Obedient Unto Death is Werner Kindler's detailed, often harrowing account of armored operations of the elite German Leibstandarte-SS Adolf Hitler during World War II.
The Longest Afternoon is Cambridge University professor Brendan Simms' detailed account of the 1815 Battle of Waterloo defense of the stone farmhouse La Haye Sainte.
In The Second Pearl Harbor, Gene Eric Salecker reveals the causes and consequences of a devastating explosion that rocked the West Loch section of Pearl Harbor, Hawaii, on May 22, 1944.
In his book Home Squadron, James Rentfrow relates the late 19th century transformation of the U.S. Navy into a fleet with global reach.
War Planning 1914 assesses the prewar plans of the six major European participants in World War I, in particular exposing the weaknesses that led to years-long stalemates on all fronts.
Readers' letters in the May 2015 issue of Military History sound off about Cold War Europe, lessons from Operations Desert Storm, the Celtic-Roman cultural and military clash, U.S. Army Maj. Gen. Frederick Funston, King Philip's War and ongoing tensions in the Middle East between Muslims and Judeo-Christians.
Old Ironsides’ dramatic final battle in the War of 1812 marked the end of British naval dominance and the emergence of a confident new competitor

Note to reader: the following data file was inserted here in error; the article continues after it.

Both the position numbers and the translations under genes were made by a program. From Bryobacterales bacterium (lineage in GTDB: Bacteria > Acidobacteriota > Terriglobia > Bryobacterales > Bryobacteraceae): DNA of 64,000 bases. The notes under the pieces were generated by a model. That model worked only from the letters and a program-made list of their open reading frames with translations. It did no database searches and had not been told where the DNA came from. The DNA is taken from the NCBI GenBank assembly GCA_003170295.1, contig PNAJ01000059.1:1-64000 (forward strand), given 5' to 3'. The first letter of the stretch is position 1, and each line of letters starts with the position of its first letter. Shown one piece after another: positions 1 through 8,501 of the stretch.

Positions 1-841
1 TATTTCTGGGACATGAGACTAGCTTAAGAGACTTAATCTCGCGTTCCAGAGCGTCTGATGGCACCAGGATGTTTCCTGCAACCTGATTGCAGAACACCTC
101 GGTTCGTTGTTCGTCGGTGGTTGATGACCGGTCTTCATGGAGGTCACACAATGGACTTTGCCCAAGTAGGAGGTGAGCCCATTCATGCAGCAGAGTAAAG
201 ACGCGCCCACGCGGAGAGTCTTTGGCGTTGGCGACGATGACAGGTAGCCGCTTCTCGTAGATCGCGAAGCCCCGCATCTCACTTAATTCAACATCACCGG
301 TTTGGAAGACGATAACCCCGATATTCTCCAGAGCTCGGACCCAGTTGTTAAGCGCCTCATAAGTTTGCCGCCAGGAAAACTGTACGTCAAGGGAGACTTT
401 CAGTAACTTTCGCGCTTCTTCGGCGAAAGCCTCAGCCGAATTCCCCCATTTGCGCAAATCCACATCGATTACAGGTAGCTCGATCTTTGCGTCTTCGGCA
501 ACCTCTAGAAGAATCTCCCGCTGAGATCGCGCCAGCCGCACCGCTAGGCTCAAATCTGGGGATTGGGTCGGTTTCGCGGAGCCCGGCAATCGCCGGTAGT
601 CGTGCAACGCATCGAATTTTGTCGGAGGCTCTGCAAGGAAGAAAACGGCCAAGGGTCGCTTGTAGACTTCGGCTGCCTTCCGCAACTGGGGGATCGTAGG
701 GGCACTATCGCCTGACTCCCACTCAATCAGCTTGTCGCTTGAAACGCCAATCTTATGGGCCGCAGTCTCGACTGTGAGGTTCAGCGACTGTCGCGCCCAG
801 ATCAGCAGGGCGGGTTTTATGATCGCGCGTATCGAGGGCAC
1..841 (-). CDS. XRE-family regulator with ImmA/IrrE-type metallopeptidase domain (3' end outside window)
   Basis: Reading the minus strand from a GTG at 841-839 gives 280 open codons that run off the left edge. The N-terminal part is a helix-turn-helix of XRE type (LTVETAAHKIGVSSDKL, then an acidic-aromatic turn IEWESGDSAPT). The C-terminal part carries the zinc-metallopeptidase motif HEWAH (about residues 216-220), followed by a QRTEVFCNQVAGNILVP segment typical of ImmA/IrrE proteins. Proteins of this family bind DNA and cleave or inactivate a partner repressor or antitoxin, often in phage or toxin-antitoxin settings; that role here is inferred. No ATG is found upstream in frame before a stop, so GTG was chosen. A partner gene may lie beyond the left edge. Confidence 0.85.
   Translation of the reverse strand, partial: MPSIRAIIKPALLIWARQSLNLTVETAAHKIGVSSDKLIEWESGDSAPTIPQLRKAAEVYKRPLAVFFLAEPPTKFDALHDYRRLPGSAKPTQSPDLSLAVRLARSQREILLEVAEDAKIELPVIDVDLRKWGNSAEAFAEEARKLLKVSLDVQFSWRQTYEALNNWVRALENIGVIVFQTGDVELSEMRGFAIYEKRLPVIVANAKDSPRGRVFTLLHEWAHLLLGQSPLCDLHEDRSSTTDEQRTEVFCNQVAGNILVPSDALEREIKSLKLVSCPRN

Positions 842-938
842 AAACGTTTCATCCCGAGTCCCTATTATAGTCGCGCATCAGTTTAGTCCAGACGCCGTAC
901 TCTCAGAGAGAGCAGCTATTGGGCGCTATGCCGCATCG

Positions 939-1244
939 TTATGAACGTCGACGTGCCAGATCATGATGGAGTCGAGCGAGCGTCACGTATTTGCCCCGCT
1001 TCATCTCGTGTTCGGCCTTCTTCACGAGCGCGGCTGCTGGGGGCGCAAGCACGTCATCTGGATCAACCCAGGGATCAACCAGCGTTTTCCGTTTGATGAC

Royal Navy pilot Rutland earned a reputation as a WWI hero before a misstep led to his disgrace in 1941
Curtiss-Wright's shark-nosed P-40 Warhawks gained their greatest fame over Burma, but the plane saw service on many fronts during World War II.
National D-Day Memorial director April Cheek-Messier discusses the memorial and its unique relationship to neighboring Bedford, Va.
Readers' letters in the March 2015 issue of Military History sound off about lessons learned from Desert Storm, legacies of the Roman empire and the Cold War distribution of U.S. troops in Europe.
Historian Reinhold Busch takes a disquieting look behind German lines during the brutal 1942-43 fight for Stalingrad.
British military scholar Gordon Corrigan relates the dynamics of medieval warfare and politics in his history of the Hundred Years' War.
Barricaded in a freezing cold, rat-infested room inside the Alamo, the lone defender had gone almost three days without food, water or sleep after armed men had positioned themselves around the compound....
In the February issue of Wild West, readers share dispatches about losing Lee Silva, the Montana Column and favorite cavalry films from the 1950s
Colorado historian Jeff Broome’s latest Indian wars book relates Plains Indian depredations and settlers' claims during the Cheyenne War